Environmental reports lodged with Ms Keneally show the two state-owned power generators Macquarie and Delta want to greatly expand their output and are examining the option of both coal and gas power to achieve it.
However, the latest report from the Climate Group shows that NSW already has five of the top 10 polluting electricity plants in Australia. Total greenhouse emissions from the NSW plants rose to 67.3 million tonnes, up 1 per cent, mirroring the jump in electricity generation.
The Finance Minister, Joe Tripodi, said two weeks ago that applications for the generators' expansion were being lodged with the Department of Planning, saying they would allow for the gas-fired power stations on the sites of the existing coal generators.
"The Rees Government is preparing for the next generation of baseload power stations using more environmentally friendly gas-fired technology," he said.
"With the prospect of carbon pollution pricing, gas will become an increasingly attractive fuel source for future base-load generators."
Privately owned coal generators in Victoria are already saying they are under serious financial pressure because of the the Federal Government's carbon emissions trading scheme that plans to put a price on greenhouse pollution. Any future private buyers of the NSW generators are expected to be cautious about investing in the big carbon emitting coal plants.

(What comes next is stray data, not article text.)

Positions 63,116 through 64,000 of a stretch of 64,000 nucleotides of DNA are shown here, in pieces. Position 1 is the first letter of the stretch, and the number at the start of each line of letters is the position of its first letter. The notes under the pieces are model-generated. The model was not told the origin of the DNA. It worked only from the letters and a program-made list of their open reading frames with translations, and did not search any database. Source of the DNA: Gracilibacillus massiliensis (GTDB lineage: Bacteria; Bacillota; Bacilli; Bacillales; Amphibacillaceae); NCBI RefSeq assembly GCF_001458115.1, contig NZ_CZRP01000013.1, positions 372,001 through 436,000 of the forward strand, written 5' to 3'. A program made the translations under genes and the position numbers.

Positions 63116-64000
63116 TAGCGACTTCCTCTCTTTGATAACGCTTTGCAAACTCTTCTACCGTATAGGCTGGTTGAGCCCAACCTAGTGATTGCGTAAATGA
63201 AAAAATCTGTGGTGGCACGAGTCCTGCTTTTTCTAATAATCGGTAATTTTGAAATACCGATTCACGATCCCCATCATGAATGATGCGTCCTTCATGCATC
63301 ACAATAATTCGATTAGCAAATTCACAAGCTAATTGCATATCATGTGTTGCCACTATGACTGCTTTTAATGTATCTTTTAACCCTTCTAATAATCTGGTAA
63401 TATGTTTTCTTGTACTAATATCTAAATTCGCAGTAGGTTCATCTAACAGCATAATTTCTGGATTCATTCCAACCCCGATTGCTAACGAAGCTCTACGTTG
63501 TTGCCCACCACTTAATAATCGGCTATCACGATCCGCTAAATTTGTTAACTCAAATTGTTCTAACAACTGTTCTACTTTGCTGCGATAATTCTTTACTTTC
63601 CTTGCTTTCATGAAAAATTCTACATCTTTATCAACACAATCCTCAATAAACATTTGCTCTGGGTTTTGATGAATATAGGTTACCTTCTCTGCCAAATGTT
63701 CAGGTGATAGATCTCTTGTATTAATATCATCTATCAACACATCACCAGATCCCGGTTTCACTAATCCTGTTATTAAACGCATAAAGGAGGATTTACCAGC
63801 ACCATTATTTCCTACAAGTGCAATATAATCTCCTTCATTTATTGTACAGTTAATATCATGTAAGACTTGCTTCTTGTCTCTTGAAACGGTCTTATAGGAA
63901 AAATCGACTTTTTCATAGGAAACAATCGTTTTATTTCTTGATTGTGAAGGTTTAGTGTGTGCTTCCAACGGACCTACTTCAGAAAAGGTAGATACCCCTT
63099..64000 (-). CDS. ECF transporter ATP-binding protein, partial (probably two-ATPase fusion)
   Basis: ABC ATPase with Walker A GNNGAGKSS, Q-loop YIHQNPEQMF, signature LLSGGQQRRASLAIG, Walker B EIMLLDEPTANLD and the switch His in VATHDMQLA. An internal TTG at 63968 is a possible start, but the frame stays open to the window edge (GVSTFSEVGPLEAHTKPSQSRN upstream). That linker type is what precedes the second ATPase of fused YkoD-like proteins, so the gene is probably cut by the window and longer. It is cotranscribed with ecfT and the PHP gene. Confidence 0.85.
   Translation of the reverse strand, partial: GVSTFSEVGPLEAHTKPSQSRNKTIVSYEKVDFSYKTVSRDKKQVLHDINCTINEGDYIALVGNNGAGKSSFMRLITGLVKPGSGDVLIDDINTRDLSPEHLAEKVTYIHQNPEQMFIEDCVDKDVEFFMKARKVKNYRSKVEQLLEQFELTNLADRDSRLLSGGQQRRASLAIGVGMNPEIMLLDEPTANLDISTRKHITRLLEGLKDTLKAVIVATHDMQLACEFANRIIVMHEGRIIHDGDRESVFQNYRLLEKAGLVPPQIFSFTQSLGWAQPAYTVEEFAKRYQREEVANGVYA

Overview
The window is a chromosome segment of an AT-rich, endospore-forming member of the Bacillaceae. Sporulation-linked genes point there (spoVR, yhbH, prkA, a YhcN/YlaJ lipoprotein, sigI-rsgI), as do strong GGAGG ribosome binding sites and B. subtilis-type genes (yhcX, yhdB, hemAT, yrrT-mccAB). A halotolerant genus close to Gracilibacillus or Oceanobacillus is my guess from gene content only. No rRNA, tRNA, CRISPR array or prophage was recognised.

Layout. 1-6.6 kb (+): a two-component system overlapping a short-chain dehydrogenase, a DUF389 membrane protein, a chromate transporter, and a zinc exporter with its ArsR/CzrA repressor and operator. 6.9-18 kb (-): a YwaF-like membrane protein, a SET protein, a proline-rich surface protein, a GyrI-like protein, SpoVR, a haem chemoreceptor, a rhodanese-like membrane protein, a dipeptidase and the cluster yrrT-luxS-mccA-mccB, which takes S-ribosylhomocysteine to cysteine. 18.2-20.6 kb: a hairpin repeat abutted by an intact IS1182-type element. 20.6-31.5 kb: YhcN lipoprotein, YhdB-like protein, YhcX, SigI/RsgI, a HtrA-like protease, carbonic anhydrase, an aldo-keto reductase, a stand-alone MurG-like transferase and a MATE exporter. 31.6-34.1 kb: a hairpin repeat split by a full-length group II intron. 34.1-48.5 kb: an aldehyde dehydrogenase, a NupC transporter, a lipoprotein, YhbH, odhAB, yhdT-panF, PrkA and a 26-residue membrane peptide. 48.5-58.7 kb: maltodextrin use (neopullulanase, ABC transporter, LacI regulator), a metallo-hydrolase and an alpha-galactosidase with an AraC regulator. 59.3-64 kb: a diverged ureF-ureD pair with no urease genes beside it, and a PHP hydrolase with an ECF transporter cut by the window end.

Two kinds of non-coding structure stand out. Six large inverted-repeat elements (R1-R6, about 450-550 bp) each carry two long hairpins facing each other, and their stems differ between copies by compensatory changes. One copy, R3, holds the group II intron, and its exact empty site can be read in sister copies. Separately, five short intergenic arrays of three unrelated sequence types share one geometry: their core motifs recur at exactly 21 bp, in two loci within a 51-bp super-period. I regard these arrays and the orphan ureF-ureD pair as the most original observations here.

Despite that, the documents lodged by the publicly owned NSW generators reveal they are examining the option of building more coal-fired power capacity.
In the US, new coal power plants are being blocked by local and state governments. Los Angeles is the latest city to announce that it will phase out coal-fired electricity by 2020.
The preliminary environment assessment lodged by the state-owned Macquarie Generation says proposes to expand its Bayswater-Liddell power plants in the Hunter Valley by about 40 per cent with "either coal or gas-fired generation".
Macquarie says "clean coal", known as carbon capture and storage, will not be ready in time for the expansion in 2014. As a result, it is looking at either a gas-fired plant or a more efficient coal plant, called an ultra supercritical plant, even though it would use more water and still produce significant greenhouse gases.
Delta Electricity says it will also examine coal and gas options to expand its Mount Piper power plant near Lithgow and overhaul its ageing Munmorah plant on the Central Coast.